China's Yunnan rescues oral tradition of ethnic groups

Southwest China's Yunnan is compiling oral traditions of ethnic groups with small populations in the province, according to the provincial center for intangible cultural heritage protection.

In late March, the center sent three research teams to the settlements of the Jinuo, Nu and Dulong ethnic groups, respectively, to carry out preliminary investigations into their oral traditions which were believed to be on the verge of extinction.

Plans to compile the oral tradition records based on literature review, field research and consultation with institutions and scholars have since been made, said Yin Jiayu, director of the center.

Jinuo was the last of the 56 ethnic groups officially recognized by the Chinese government in 1979. A team visited the Jinuo people for in-depth interviews to record their ethnic legends and myths, ancient songs and marriage and funeral customs.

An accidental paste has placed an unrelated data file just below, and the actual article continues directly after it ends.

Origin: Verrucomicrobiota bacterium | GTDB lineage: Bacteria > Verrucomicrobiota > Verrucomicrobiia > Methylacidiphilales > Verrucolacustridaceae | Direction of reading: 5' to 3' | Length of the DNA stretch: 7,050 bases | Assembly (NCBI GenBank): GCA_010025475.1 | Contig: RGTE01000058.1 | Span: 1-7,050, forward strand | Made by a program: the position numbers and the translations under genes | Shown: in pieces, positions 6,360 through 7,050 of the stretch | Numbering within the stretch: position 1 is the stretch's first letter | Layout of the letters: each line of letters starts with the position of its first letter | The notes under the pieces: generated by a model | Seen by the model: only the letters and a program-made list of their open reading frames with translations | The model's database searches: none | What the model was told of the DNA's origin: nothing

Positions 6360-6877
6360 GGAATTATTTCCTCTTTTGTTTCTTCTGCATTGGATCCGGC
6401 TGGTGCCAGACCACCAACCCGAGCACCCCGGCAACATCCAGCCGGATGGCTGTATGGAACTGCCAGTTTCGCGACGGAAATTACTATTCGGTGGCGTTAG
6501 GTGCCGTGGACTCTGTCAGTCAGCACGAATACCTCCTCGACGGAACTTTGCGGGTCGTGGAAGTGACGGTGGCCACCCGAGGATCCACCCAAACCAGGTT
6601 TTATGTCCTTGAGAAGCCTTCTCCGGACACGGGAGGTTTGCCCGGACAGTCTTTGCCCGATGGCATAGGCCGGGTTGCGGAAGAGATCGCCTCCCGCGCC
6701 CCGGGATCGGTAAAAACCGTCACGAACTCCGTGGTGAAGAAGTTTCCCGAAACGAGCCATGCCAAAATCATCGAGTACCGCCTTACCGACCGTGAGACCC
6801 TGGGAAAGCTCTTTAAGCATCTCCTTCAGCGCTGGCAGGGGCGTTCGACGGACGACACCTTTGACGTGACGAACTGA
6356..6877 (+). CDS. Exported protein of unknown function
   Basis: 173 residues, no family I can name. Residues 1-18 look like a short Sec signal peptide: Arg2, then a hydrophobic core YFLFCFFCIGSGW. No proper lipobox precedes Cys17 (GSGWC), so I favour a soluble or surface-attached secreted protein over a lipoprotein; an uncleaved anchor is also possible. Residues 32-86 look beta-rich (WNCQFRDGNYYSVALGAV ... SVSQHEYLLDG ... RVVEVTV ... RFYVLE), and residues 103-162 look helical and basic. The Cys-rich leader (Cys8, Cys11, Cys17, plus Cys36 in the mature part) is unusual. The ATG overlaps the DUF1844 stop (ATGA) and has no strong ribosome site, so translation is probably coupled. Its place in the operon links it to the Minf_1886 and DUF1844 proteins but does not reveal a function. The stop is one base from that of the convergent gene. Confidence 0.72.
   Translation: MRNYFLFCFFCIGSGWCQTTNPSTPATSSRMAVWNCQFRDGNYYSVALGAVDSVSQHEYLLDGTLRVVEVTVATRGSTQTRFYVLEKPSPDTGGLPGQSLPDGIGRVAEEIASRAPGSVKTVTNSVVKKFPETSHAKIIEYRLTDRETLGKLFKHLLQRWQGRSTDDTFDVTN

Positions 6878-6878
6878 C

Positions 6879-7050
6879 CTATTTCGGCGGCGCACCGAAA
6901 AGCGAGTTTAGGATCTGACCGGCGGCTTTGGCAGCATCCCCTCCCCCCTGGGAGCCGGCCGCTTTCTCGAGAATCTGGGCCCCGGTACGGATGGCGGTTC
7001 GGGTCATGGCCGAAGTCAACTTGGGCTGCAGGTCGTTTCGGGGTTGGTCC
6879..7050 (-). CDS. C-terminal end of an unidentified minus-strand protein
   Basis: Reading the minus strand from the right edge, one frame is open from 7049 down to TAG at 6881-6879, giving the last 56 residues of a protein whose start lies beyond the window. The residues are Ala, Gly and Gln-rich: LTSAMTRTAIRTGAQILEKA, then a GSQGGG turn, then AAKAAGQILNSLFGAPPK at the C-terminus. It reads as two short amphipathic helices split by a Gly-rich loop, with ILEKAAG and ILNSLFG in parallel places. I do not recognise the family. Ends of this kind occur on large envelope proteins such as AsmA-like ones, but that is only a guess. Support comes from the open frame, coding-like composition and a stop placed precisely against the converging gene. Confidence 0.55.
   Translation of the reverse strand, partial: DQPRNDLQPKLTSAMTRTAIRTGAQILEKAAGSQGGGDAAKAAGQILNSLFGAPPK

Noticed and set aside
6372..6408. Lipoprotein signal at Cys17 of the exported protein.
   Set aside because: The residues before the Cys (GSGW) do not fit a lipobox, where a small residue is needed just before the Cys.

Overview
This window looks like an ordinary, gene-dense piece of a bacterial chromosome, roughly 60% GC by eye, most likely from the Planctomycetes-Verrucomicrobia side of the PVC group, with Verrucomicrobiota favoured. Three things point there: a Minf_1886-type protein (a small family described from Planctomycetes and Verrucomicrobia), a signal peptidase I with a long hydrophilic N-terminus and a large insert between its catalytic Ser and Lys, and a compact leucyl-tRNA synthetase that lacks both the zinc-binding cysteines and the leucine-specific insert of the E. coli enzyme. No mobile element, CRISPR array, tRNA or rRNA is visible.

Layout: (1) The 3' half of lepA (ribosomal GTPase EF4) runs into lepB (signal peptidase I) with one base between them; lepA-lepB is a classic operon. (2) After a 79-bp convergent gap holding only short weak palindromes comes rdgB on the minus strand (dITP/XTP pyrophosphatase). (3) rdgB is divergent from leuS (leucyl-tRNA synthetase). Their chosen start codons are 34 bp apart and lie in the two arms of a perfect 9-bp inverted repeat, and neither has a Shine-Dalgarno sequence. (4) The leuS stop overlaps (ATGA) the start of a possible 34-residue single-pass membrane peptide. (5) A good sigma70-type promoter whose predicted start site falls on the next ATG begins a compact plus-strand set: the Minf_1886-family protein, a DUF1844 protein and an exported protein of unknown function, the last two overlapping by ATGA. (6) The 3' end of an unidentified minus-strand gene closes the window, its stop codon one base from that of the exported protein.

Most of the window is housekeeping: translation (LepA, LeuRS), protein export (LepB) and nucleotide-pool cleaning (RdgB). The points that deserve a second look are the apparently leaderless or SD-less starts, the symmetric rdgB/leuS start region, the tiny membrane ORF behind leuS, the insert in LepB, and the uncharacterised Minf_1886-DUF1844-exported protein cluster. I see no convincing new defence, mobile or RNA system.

They also registered information of nearly 100 people with oral tradition memories to ascertain the latest situation of the group's oral tradition inheritance.

The center has set up eight teams to compile oral traditions of eight small ethnic groups in Yunnan -- Pumi, Jinuo, Nu, Dulong, De'ang, Achang, Bulang and Jingpo.

From 2018 to 2019, the center completed the compilation of the oral tradition of Pumi people, from folk activities such as weddings and sacrifice to over 50 folk songs performed by six Pumi singers, as well as a large quantity of paper and audio-visual materials related to the group's oral tradition. 

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